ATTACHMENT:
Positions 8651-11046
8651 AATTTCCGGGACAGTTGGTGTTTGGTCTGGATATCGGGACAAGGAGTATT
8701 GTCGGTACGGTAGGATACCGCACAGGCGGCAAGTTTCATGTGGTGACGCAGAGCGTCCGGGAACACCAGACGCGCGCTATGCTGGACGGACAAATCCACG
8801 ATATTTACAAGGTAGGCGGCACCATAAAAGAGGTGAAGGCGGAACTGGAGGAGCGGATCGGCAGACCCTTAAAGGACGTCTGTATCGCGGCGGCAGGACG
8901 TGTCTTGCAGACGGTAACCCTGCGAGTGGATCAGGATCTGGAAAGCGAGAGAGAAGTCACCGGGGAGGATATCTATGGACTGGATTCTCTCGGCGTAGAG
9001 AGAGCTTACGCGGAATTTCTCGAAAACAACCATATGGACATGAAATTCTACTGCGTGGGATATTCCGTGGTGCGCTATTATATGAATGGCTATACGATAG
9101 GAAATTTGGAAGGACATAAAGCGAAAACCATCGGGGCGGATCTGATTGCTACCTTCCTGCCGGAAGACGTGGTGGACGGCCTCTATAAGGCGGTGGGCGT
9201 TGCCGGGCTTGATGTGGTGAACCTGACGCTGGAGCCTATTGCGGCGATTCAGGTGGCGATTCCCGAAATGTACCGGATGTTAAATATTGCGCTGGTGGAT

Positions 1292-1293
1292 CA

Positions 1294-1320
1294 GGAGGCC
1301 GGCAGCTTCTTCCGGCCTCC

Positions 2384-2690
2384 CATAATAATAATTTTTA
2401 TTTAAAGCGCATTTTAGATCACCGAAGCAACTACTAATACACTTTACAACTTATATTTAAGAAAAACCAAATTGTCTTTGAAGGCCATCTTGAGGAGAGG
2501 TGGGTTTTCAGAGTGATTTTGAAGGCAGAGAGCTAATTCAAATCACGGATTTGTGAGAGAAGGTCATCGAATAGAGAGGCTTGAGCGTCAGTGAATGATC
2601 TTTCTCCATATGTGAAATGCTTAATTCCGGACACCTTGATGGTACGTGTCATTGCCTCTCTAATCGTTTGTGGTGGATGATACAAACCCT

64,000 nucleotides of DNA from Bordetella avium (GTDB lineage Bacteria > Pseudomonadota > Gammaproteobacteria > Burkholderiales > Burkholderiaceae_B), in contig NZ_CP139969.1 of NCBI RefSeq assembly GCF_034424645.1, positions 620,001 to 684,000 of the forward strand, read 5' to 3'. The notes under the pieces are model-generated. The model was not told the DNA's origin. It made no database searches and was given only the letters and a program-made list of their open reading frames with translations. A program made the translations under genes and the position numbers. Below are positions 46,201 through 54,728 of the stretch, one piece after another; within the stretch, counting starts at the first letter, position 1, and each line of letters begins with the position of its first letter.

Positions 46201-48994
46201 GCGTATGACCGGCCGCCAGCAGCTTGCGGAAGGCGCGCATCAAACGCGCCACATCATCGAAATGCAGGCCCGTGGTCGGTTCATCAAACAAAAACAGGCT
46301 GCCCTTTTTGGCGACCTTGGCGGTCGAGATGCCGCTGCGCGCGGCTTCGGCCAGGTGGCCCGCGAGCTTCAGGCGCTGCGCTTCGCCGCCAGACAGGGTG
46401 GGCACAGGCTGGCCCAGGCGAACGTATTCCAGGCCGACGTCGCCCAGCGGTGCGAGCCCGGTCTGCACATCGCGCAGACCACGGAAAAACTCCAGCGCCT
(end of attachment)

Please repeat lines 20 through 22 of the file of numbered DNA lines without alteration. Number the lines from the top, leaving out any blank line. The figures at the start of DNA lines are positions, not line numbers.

Positions 46201-48994
46201 GCGTATGACCGGCCGCCAGCAGCTTGCGGAAGGCGCGCATCAAACGCGCCACATCATCGAAATGCAGGCCCGTGGTCGGTTCATCAAACAAAAACAGGCT
46301 GCCCTTTTTGGCGACCTTGGCGGTCGAGATGCCGCTGCGCGCGGCTTCGGCCAGGTGGCCCGCGAGCTTCAGGCGCTGCGCTTCGCCGCCAGACAGGGTG